The Full Treatment
Horror, Mystery | UK, 1960 | 15 | Dir.Val Guest | Claude Dauphin, Diane Cilento, Ronald Lewis
There is some excellent stuff here and there – I think that the opening shot that pulls back from a car radio playing a happy tune to seamlessly reveal a scene of disaster and carnage is good enough to redeem the problems with the remaining 2 hours of screenplay. But there’s an awful lot to get through in the next 2 hours, and a lot of it is a slog.
The black and white photography is crisp. There are some great visual setups (oddly, the driving scenes are the least convincing scenes in the movie, ironic considering the Lewis’ character is a race car driver). Diane Cilantro is adorable and a pleasure to simply behold (although her character is missing from the middle third of the movie). Also, there is a fascinating contribution from Francois Rosay who is on screen for maybe 5 minutes altogether, but who pulls the final climax together with a wordless performance that is in some ways the strongest in the movie.
Cash on Demand
Crime, Thriller | UK, 1961 | 15 |Dir.Quentin Lawrence | Peter Cushing, André Morell, Richard Vernon
Director Quentin Lawrence (“The Trollenberg Terror”) does a creditable job with this meaty script, written by David T. Chantler and Lewis Greifer based on a play by Jacques Gillies. One can tell that this is based on a play, with the accent on dialogue, but it’s interesting and riveting all the way through, with very taut direction by Lawrence who gets superb performances out of his two talented leads.
Cushing is a joy to watch as a man who becomes more sympathetic as the story plays out. And Morell is fun as the dapper, (mostly) calm thief. Solid support is provided by Richard Vernon as Pearson, the banks’ second-in-command, Barry Lowe as the teller Harvill, and Kevin Stoney as Detective Inspector Mason.
Also indicating a stage origin is a limited number of sets, but this only serves to give this superior film an intimate feel and help us to get completely involved in this twist-laden plot. And the story, which works as a variation on the classic Dickens tale “A Christmas Carol”, is irresistible for its theme of a person in need of some redemption.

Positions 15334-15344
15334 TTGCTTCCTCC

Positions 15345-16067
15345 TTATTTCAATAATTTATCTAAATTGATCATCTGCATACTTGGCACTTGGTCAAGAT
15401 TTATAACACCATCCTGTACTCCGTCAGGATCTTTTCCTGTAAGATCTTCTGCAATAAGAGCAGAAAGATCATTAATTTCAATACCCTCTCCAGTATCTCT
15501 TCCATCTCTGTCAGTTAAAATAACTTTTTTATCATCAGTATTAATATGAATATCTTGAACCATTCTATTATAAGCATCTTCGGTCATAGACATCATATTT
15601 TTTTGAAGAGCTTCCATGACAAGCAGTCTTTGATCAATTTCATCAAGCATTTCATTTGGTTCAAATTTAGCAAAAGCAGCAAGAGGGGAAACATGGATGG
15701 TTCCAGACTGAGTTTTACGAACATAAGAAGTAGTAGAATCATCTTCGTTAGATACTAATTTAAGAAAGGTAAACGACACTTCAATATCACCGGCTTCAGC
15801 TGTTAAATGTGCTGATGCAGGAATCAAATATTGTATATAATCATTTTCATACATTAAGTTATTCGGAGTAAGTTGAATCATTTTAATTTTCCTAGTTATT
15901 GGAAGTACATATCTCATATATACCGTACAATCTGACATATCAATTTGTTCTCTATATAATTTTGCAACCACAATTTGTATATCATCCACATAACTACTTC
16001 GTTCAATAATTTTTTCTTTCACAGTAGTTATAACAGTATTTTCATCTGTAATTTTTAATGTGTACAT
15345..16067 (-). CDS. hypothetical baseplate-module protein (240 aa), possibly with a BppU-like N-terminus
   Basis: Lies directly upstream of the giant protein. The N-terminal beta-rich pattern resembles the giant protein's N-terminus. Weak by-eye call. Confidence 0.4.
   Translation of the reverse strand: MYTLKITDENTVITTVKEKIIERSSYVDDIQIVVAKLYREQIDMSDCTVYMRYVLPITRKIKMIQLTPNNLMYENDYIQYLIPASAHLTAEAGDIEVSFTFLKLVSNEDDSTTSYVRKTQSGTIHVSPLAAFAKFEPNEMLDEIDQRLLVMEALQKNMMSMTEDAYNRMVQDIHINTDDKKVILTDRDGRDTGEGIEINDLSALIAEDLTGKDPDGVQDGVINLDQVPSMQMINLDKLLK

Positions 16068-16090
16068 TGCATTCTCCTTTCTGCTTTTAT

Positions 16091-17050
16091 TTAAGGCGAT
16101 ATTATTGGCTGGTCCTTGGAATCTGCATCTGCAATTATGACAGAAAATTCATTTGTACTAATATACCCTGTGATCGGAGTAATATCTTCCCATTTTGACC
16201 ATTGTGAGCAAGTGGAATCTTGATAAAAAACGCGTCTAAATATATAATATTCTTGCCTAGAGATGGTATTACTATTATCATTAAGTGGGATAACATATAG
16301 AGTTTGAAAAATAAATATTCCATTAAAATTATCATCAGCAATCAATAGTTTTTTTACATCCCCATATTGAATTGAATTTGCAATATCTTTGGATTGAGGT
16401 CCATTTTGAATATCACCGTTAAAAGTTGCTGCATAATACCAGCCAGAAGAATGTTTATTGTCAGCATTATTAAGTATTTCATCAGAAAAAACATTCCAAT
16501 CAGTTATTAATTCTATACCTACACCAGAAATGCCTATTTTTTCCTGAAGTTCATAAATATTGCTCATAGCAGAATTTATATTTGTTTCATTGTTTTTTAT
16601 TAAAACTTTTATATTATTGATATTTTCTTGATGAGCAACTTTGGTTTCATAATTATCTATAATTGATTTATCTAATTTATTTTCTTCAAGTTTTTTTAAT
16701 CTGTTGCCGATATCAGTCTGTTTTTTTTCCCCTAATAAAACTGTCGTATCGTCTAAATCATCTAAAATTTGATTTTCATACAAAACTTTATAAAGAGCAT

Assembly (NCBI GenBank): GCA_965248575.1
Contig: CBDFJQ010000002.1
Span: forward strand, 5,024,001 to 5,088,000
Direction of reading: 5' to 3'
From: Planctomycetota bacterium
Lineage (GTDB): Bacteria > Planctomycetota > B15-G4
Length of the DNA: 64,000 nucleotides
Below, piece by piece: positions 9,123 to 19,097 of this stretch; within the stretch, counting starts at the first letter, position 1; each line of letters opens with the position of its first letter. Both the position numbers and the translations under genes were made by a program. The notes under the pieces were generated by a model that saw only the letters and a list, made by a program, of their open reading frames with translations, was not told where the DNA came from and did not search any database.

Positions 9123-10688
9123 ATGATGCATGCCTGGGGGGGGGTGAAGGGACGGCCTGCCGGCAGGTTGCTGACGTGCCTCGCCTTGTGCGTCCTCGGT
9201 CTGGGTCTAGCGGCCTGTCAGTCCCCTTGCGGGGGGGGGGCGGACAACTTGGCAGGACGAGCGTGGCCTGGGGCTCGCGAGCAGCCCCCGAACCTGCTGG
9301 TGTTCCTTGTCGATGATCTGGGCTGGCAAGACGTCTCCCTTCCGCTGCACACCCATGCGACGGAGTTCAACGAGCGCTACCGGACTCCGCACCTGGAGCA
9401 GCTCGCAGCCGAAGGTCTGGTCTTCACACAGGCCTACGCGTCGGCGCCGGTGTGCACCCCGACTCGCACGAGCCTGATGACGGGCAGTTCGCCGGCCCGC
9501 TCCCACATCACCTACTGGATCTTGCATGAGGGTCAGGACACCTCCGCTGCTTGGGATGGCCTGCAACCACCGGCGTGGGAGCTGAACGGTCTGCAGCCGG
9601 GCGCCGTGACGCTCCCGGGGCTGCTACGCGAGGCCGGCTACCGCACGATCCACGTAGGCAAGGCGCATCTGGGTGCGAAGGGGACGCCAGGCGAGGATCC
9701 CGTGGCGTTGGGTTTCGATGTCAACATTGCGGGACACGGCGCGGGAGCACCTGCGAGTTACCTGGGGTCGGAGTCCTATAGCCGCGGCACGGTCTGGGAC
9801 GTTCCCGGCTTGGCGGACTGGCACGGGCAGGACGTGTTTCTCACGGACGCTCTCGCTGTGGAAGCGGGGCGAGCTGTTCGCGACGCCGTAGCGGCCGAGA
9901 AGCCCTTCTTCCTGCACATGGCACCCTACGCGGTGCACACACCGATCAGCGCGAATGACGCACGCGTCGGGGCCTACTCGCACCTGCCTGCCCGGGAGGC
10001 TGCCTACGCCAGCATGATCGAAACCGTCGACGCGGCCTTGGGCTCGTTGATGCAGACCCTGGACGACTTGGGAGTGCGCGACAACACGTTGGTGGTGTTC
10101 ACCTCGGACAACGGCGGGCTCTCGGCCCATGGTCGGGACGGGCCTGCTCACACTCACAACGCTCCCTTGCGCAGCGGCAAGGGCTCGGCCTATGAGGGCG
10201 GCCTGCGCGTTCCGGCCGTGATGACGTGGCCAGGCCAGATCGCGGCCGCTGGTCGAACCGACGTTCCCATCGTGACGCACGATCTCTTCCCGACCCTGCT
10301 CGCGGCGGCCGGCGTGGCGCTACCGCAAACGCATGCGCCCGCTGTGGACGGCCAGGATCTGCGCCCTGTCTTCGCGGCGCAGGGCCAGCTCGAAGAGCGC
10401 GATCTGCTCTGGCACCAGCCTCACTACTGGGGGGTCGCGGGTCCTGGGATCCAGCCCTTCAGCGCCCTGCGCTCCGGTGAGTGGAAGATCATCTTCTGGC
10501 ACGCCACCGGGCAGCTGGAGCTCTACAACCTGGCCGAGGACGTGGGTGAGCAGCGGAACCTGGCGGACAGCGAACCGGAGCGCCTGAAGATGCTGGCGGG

Never Take Sweets from a Stranger
Horror, Mystery | UK, 1960 | 15 | Dir.Cyril Frankel | Gwen Watford, Patrick Allen, Felix Aylmer
This is a film which carries a huge amount of resonance in this day and age and it’s a topic which has rarely been handled. Set in Canada but filmed in England, given that story wise there is no reason for it to be set there, one wonders whether that was to give some distance between this country and the subject matter, as if no one dare suggest that this sort of thing could go on here.
Having said all that they don’t quite face the subject head on, old Mr Olderberry is not called upon to speak a word throughout the film and the manner in which he wanders around rather unsteadily gives the impression that he’s not all there, even though he is the patriarch of this wealthy family, so clearly he has had something about him at some time.
It’s not an entertaining film – the subject matter prevents that – but its moral and social intentions are certainly in the right place. The biggest drawback is the portrayal of the paedophile: played creepily enough by Aylmer, the problem is that he is far too broadly written; a slobbering, trembling, staggering monster of a man who is too obviously perverted and dangerous to be a truly believable character. Real paedophiles are much harder to identify, more cunning and evasive and seemingly ‘normal’. That aside, however, this is a very impressive message movie from the Hammer people.